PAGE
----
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Cong Josie Rides Tall in the Saddle on the Throbbing 'Cong!'

Cong Josie, the nightclub alter-ego of Nic Oogjes, closed the curtain on 2021 with the release of his triumphant and delightfully charming debut album Cong! — the first body of work under his new alias.

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You may recognize Nic Oogjes from his role as the founder and frontman of Melbourne's beloved dance-punk and "heat beat" eight-piece collective NO ZU. Known for their knack of spellbinding group vocals, deep groove basslines, housey synths, wild horns and Latin percussion, NO ZU have been kicking it for over ten years and have certainly left their own vibrant mark on the Melbourne music scene. Emerging from the sometimes 15-person collective comes Cong Josie, Oogjes' flashy alter-ego and new solo venture that digs deeper within himself. As Cong Josie, an anagram of Nic Oogjes, Oogjes manages to gloriously channel elements of woozy industrial EBM (Electronic Body Music), eccentric rockabilly, warped lounge, and outsider post-punk all at once.

Released through It Records, Cong! is an intense pulsing record, dripping with a sleazy confidence and contorted machismo that transports listeners onto the dancefloor of a smoke-filled, sweaty EBM club and takes them on a hyperreal, late-night journey. Oogjes' crooning balladry and floor-shattering rhythms carry one song (or revelry) into the next, while untamable horns and synth leads paint Cong!'s vivid vision from the swaggering blasts of jazz and no wave on the opener "Flamin' Heart" all the way to hypnotic closer "Lorelie."

Through email, we caught up with the synth-punk cowboy about the solo journey, influence of historically significant artists such as Roy Orbison and Elvis Presley, as well as the impact of cinema all of which bleeds into the visual aesthetic and romantic mood of Cong!. The album is elevated even higher by Oogjes commitment to building the project's visual aesthetic and surreal world, where he embodies a "neon-cowboy-con-man," determined to communicate the inner-workings of his own psyche.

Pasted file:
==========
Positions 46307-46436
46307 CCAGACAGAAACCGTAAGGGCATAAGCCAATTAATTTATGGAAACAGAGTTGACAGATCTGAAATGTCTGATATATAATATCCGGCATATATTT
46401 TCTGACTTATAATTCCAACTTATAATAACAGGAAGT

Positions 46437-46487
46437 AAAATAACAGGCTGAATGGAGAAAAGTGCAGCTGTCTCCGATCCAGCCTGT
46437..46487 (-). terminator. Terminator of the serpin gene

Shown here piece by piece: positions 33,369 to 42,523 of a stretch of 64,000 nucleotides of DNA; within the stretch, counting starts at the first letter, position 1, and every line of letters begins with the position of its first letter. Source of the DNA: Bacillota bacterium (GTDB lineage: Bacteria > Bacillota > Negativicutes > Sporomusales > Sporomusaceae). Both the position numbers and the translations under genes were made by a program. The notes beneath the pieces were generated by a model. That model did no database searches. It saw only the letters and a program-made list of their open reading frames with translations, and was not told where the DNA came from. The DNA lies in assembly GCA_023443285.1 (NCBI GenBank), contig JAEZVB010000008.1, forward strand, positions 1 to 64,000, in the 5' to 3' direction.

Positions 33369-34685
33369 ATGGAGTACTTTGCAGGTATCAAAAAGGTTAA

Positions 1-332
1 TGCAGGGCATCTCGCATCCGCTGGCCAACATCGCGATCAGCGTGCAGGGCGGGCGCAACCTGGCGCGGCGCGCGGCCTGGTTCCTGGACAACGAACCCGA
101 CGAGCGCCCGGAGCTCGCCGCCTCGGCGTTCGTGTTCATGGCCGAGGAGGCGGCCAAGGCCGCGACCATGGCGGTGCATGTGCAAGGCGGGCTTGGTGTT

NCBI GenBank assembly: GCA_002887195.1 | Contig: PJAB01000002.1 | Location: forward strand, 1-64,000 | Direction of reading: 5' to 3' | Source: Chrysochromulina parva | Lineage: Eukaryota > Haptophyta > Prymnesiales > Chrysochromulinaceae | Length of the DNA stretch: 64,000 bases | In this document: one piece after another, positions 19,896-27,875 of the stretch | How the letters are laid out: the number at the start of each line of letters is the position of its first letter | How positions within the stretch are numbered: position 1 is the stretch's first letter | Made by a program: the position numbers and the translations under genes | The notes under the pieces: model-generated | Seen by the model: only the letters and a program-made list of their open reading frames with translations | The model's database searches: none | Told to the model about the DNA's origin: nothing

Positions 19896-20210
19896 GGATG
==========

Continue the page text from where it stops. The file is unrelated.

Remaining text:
Paperface Zine: Congratulations on Cong!, it's so fantastic and was one of our favorite releases of 2021! What were the highlights of creating your debut LP?

Cong Josie: Thank you so much. I think each little revelation, or new door that opened up with a small idea were the most thrilling things. I mean, say, creating the first song recorded, "I Want A Man," very quickly was a rush and it just poured out so naturally. This was a huge life moment for me looking back. Hopefully I'm not being too hyperbolic. Each sonic decision and each lyric were so free and assured and when I listened back I knew I had a whole new world on my hands that had just been waiting to reveal itself. It's something that will likely energize me and take me places for years to come. I never saw it coming! The magic key to this really was working with Cayn Borthwick who translated many of my ideas musically. Our history of working together for a lot of years, our personality types and, of course, Cayn's incredible musical feel and ability made it all a dream.

I've read that you're pretty into film and soundtracks! If you had to pick a film that is the closest physical manifestation of this album, what film would it be?

I could and probably should try to not mention a David Lynch film here as his work is so ubiquitous among artists influences, but I strongly feel Blue Velvet or Wild At Heart are obvious. If only these films had been set in Australian suburbia somehow... nevertheless the darkest of dark depths and sleaze rubbing up awkwardly with innocence, love and romance are traits of Cong!. Also, the romanticism of '50s and '60s heartthrob singers and songs in a contemporary context (like the metal band in Wild At Heart playing "Love Me" by Elvis) is evident. Looks like I'm jumping the gun on that question…

You can hear that Cong! has been influenced by music from decades past. Which artists and musical eras do you draw the most inspiration from?